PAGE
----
As far as scientists know, black holes are usually doing their job outrageously well. Due to their infinite gravity, they even ruin the job of other cosmic objects once and for all. Entire stars and planets that get too close to a black hole will be guzzled by the dark cosmic monster without remorse or explanation.
NASA’s Chandra X-ray Observatory and also other telescopes revealed an amazing thing that occurs while a black hole hesitates to devour a galaxy cluster.
Star formation occurring due to passive black hole
Scientists now suspect that the behavior of the job quitting black hole could explain a torrent of star formation that emerges in a distant cluster of galaxies. The Chandra X-ray Observatory also published a relevant video for their new hypothesis:
The galaxy cluster SpARCS104922.6+564032.5 (SpARCS1049 for short) is the one in question, and it’s located 9.9 billion light-years away from our planet. This means that the cluster was present when the Universe was very young – only 3.9 billion years old. While the world has no guarantee that the SpARCS1049 galaxy cluster still exists, the cosmic objects still provide great insight into how things work at a major cosmic scale.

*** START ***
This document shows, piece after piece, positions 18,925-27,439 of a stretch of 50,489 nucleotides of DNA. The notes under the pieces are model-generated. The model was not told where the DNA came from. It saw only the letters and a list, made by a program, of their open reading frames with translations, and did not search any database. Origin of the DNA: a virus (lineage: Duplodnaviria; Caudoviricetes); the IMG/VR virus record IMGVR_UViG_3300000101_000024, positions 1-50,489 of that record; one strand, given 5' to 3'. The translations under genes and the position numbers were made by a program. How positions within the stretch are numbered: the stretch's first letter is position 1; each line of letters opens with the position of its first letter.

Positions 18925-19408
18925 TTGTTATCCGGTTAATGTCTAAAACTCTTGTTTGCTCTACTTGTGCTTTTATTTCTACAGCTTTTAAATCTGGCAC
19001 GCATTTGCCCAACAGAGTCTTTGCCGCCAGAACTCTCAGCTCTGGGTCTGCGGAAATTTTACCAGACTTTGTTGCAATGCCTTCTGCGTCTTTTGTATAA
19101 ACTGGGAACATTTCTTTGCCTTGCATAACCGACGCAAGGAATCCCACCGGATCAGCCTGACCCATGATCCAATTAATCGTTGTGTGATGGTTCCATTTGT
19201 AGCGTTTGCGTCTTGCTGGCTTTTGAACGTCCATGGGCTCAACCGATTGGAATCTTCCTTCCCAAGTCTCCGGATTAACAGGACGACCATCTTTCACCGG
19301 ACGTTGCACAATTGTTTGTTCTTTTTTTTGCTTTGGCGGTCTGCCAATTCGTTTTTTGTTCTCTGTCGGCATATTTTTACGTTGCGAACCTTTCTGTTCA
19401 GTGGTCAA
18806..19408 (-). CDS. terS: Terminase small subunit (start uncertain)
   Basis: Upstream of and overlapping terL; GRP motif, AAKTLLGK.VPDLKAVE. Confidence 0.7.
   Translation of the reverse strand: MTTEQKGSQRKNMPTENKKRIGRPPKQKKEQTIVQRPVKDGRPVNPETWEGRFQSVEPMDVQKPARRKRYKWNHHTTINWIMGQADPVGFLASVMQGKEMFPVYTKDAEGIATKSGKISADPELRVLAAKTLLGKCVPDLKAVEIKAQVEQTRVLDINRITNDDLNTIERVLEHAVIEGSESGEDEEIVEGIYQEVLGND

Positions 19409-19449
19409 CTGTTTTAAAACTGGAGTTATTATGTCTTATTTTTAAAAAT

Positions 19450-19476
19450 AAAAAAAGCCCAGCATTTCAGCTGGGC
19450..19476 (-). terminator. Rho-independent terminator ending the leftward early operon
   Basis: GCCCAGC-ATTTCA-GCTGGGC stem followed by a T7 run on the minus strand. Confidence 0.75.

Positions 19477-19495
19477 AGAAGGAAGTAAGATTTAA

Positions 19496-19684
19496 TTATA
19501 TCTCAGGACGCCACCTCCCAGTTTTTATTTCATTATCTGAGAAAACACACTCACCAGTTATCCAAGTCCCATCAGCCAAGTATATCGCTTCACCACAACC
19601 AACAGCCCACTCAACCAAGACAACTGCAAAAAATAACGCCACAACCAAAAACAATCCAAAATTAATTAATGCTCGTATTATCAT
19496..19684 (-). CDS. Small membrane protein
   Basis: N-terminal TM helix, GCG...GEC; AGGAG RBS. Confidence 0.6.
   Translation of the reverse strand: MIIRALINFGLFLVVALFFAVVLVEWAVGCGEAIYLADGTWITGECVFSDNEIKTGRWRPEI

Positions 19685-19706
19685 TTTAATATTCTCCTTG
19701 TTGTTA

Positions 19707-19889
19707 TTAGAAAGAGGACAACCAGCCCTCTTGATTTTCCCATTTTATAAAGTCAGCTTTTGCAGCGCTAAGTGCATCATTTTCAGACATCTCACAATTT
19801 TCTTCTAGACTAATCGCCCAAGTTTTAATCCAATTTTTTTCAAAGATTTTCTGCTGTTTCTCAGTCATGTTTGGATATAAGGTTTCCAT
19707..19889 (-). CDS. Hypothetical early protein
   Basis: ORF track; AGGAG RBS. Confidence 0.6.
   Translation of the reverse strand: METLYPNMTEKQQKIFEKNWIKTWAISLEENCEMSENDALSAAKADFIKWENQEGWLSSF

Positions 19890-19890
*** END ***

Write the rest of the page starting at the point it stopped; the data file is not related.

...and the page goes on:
Co-author Carter Rhea, who also works at the University of Montreal, explained how such a cosmic phenomenon could be possible:
Without the black hole actively pumping energy into its surroundings, the gas can cool enough so this impressive rate of star formation can happen,
This kind of black hole shut down may be a crucial way for stars to form in the early Universe.
Galaxy clusters are the largest objects in the Universe that are held together by gravity. They are made of dark matter, hot gas, and of course: galaxies.
A paper describing the new results was published within The Astrophysical Journal Letters, and you can check it out here.